What Women Really Want
In order to preserve our sexual liberties, our legal and medical establishments have striven mightily to keep the nature and consequences of abortion from being widely known. Nowhere has this been more evident than in the consistent refusal of abortion clinics to provide full information on the risks and side-effects of abortion to women thinking of terminating their pregnancies.
Into this deliberate darkness comes a study in the August 2006 issue of the Journal of Medical Ethics. The study proves beyond a shadow of a doubt that women themselves want all the facts before they undergo any medical procedure, including abortion. Authors Priscilla Coleman, David Reardon and Matthew Lee studied the preferences of 187 largely low-income women seeking obstetric and gynecological services. Ninety-five percent of these women said they wanted to be informed of all possible complications with elective medical procedures, including abortion, no matter how common or uncommon.
Sixty-five percent said they also wanted to be informed of all possible alternative treatments, including those not endorsed by their doctors. Those surveyed also ranked the psychological risks of abortion, such as anxiety, depression, insomnia and suicidal thoughts, as more important than any other risks except heart disease and death. Information on such complications was rated as more important than information about either success rates or cost.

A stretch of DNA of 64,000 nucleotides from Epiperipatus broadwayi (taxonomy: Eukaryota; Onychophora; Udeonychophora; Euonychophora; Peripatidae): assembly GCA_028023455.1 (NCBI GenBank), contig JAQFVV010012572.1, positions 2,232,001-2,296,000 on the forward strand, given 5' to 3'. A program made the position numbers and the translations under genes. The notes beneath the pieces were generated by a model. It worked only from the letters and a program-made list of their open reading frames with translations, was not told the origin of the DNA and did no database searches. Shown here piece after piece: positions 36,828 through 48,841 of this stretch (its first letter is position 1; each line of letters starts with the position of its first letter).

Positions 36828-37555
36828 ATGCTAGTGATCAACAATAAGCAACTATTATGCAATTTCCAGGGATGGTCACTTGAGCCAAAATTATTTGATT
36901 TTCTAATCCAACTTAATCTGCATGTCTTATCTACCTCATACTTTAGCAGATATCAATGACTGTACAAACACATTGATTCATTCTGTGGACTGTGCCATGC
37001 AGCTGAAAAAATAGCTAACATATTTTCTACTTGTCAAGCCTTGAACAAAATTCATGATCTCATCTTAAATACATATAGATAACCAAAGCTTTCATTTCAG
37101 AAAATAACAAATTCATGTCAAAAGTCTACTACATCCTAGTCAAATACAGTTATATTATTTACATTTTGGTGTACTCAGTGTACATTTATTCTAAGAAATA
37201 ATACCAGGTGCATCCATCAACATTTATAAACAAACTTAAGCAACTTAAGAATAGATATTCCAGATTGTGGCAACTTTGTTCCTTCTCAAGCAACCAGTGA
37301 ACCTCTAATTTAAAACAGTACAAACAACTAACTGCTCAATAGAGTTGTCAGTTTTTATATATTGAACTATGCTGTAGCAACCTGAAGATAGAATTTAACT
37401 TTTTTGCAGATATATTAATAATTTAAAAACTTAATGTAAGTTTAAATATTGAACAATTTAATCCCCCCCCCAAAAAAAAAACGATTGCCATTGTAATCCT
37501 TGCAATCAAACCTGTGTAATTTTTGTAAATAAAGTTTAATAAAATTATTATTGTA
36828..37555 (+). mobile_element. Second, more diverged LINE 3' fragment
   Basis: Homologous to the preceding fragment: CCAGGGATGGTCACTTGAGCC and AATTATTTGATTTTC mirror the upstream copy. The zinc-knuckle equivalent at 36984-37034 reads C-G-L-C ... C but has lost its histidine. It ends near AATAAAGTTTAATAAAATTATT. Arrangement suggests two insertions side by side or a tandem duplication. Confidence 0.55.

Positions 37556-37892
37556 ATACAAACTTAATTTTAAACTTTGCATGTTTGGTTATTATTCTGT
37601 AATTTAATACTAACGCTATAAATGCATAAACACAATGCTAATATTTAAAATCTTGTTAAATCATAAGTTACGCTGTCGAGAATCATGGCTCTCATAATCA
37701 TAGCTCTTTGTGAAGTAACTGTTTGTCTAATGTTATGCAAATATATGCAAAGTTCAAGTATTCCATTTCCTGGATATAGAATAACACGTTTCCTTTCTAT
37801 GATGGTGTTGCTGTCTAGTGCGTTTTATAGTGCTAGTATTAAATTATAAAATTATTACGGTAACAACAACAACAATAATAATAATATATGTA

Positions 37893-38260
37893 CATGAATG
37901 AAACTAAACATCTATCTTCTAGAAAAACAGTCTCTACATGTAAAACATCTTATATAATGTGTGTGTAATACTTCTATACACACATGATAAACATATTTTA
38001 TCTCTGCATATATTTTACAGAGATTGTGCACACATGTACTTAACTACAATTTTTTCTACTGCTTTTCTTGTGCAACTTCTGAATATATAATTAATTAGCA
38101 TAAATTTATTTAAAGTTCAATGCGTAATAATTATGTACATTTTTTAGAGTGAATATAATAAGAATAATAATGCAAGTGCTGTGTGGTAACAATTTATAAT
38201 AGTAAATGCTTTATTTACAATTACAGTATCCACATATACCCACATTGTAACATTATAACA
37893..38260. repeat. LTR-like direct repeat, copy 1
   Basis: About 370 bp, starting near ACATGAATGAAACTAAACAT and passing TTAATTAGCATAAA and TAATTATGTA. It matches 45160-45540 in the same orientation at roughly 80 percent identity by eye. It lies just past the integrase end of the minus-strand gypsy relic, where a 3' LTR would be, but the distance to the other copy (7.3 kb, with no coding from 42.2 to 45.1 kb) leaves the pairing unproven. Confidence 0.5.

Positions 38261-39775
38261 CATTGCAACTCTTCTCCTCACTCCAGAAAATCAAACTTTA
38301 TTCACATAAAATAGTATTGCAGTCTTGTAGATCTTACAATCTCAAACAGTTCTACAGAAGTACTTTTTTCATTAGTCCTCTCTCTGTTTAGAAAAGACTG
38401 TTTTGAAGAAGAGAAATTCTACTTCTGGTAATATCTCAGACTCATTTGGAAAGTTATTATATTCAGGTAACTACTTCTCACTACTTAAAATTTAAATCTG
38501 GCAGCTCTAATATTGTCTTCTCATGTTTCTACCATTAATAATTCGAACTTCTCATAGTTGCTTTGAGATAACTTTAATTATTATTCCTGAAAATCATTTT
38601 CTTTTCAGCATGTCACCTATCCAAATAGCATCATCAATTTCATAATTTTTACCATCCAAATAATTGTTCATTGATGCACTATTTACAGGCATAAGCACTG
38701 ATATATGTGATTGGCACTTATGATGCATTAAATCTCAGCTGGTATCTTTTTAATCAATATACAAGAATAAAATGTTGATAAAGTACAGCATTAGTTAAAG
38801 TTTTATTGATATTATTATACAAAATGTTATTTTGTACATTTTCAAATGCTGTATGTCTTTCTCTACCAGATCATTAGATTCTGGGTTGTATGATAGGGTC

Finally, the women indicated overwhelmingly that they wanted to receive the same information about abortion as they would for any medical procedure. In other words, they did not place abortion in a separate “hear no evil” category, as proponents of abortion frequently claim. This study makes very clear that the assumptions governing the abortion industry are at the least profoundly mistaken. Women want to know about psychological as well as physical risks, and they do not want risks concealed to protect their emotions.
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